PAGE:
Released on December 2, 2014
The proposed Saskatchewan Human Rights Code Amendment Act, 2014 will clarify that discrimination against transgender people is and has been against the law, as well as strengthen the rights of renters, regardless of sexual orientation.
“The Code is there to protect Saskatchewan people from discrimination and promote equality,” Justice Minister and Attorney General Gordon Wyant said. “These changes will expand on the protections that already exist for members of the lesbian, gay and transgender community in this province.”
The new Act repeals an exemption that allowed landlords to refuse a renter based on their sexual orientation if renting a suite or duplex unit attached to the landlord’s own home. People will retain the ability to freely select their roommates or boarders.
The proposed amendments also add gender identity as a prohibited ground of discrimination. This brings Saskatchewan in line with a number of provinces who have also made this protection explicit, as Canadian human rights tribunals have been recognizing protection on this basis for some time.
“Transgender people have always been protected by the Code,” Saskatchewan Human Rights Commission Chief Commissioner David Arnot said. “However, adding gender identity shows consistency with other jurisdictions and reflects the evolving nature of our province. Together, these changes remove ambiguity and reinforce the message that discrimination has no place in our society.”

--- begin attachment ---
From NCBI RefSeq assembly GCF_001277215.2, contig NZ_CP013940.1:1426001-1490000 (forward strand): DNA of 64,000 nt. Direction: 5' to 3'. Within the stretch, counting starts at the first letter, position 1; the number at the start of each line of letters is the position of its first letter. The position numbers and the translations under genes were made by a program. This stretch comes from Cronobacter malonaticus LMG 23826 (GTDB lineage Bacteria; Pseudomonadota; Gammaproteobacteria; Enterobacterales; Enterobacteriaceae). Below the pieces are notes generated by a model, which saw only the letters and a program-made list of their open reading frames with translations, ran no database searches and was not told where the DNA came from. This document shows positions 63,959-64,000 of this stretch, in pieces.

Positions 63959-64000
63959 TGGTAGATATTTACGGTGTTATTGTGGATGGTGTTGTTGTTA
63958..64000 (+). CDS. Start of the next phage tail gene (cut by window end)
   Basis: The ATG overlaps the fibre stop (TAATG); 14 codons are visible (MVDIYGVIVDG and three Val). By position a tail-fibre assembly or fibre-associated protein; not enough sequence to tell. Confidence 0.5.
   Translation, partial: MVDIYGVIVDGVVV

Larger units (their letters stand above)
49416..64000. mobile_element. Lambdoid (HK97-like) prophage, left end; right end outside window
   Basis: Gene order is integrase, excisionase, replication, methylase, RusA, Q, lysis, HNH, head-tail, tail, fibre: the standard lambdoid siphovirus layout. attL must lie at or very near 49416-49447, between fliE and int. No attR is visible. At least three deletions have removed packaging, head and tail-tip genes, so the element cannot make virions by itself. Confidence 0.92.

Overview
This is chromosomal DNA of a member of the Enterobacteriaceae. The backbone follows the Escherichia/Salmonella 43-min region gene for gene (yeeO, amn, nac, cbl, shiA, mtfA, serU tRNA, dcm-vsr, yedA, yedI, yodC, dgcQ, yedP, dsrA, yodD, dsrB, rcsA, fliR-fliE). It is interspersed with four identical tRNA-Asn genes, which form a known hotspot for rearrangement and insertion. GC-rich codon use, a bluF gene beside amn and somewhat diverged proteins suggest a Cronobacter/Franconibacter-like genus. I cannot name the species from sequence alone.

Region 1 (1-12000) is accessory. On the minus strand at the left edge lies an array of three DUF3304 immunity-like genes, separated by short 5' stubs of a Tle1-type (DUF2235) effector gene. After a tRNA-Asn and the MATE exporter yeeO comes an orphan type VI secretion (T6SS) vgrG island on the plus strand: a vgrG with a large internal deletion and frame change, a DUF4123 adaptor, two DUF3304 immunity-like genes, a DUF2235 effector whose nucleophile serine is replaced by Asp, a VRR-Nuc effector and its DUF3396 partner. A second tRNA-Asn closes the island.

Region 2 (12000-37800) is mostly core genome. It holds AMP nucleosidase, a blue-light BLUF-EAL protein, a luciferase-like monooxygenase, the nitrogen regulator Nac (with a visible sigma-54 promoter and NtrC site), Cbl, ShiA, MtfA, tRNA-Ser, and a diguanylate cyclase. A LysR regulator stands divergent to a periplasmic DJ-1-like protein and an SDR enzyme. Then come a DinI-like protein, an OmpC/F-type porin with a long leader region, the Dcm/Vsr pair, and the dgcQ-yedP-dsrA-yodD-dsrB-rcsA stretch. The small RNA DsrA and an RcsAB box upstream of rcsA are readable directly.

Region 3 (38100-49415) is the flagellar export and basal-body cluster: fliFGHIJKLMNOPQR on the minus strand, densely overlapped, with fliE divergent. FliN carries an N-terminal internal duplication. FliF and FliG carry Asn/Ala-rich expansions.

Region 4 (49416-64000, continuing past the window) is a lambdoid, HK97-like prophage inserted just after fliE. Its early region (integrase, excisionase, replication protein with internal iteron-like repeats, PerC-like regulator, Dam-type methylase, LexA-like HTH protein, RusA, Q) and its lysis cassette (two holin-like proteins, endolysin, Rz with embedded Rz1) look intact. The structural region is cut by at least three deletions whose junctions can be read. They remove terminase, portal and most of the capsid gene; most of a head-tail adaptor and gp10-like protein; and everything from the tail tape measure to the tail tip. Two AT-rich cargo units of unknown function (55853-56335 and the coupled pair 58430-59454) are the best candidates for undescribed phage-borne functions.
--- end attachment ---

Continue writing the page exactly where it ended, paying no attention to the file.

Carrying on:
The proposed Saskatchewan Human Rights Code Amendment Act, 2014 also contains a number of administrative changes including:
- Raising the maximum damages the court can award from $10,000 to $20,000 where a person has wilfully or recklessly violated the Act or the person injured has suffered with respect to dignity;
- Increasing the maximum fines payable by those convicted of an offence to $10,000 for a first offence and $25,000 for each subsequent offence;
- Updating provisions that allow the Human Rights Commission to apply for court orders to produce information during an investigation;
- Making it an offence to interfere with an investigation by the Human Rights Commission; and
- Amending the Code’s hate speech provisions to remove wording the Supreme Court of Canada struck down.
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